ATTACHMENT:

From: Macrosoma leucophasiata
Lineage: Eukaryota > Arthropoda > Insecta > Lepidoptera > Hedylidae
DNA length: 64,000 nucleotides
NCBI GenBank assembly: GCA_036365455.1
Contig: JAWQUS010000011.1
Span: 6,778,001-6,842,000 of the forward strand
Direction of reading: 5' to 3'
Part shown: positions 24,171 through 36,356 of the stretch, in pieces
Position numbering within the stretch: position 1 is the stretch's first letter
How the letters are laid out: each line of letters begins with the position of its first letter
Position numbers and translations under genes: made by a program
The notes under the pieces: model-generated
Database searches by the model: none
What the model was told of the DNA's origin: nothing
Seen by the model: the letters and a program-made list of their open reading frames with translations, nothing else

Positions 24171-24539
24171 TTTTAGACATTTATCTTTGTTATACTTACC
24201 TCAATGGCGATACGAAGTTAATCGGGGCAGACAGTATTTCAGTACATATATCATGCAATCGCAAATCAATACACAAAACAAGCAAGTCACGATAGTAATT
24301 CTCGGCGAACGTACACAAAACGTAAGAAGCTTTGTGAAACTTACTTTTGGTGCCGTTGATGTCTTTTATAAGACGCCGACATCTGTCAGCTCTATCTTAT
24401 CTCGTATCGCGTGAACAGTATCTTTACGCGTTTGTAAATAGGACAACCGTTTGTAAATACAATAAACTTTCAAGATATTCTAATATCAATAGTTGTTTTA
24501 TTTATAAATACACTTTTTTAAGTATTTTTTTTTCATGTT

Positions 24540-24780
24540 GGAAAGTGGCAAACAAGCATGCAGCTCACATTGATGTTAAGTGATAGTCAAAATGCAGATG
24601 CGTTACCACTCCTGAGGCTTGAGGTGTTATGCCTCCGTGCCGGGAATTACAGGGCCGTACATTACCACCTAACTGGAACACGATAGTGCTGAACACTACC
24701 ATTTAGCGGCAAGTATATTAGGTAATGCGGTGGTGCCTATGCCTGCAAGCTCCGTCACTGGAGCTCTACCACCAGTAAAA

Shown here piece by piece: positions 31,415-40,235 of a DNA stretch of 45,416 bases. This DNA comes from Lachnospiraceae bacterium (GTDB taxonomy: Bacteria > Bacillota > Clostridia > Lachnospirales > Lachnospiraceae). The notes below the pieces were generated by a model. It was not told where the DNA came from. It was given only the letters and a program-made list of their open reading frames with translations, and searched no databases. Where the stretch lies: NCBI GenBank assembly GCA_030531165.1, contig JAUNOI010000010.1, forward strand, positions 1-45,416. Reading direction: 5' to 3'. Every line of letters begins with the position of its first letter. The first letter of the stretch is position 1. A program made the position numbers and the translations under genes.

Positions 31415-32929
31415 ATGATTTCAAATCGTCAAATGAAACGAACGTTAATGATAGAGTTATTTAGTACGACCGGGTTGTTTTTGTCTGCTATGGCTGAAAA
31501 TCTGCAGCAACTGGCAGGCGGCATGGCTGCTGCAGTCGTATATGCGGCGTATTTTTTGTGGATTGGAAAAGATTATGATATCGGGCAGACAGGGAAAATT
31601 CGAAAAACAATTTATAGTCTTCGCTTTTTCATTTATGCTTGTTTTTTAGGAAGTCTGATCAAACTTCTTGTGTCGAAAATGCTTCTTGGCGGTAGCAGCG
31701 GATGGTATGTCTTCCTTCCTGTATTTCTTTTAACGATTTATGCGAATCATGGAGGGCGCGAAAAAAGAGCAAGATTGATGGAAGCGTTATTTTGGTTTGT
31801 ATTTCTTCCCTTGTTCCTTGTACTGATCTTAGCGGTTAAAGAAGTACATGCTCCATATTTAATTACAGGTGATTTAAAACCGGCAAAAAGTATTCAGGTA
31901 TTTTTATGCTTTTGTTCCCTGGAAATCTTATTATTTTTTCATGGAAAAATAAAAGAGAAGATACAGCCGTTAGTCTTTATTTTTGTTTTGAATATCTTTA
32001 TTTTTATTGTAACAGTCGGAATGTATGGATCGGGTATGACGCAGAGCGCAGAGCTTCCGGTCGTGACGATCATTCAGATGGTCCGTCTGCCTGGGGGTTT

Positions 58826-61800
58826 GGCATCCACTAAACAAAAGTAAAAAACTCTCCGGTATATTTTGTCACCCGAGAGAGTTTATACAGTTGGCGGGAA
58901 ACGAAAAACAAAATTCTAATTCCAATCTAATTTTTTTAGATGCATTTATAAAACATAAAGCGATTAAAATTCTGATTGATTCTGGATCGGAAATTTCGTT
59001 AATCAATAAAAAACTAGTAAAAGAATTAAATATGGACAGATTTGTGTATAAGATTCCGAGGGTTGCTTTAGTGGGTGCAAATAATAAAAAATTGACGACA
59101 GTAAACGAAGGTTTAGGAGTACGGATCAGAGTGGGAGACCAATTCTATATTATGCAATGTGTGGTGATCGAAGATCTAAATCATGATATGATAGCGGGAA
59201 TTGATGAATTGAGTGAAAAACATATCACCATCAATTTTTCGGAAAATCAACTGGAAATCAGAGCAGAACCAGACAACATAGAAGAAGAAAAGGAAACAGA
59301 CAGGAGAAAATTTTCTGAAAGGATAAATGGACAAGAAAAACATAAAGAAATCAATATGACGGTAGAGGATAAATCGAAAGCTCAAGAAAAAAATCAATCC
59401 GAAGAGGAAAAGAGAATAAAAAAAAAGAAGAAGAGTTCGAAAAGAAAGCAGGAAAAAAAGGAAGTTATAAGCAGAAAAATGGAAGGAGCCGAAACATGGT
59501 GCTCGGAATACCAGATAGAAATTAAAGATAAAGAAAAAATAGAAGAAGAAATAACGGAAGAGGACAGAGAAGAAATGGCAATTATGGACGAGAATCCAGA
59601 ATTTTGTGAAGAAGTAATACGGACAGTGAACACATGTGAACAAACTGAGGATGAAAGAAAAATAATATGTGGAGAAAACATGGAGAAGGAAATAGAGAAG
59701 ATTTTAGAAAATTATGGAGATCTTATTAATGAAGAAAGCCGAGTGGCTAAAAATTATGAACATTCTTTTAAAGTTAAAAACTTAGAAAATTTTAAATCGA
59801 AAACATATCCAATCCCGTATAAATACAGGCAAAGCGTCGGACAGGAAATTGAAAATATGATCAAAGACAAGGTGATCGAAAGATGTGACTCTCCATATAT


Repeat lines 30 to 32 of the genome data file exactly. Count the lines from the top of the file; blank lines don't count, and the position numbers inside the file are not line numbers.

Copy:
31601 CGAAAAACAATTTATAGTCTTCGCTTTTTCATTTATGCTTGTTTTTTAGGAAGTCTGATCAAACTTCTTGTGTCGAAAATGCTTCTTGGCGGTAGCAGCG
31701 GATGGTATGTCTTCCTTCCTGTATTTCTTTTAACGATTTATGCGAATCATGGAGGGCGCGAAAAAAGAGCAAGATTGATGGAAGCGTTATTTTGGTTTGT
31801 ATTTCTTCCCTTGTTCCTTGTACTGATCTTAGCGGTTAAAGAAGTACATGCTCCATATTTAATTACAGGTGATTTAAAACCGGCAAAAAGTATTCAGGTA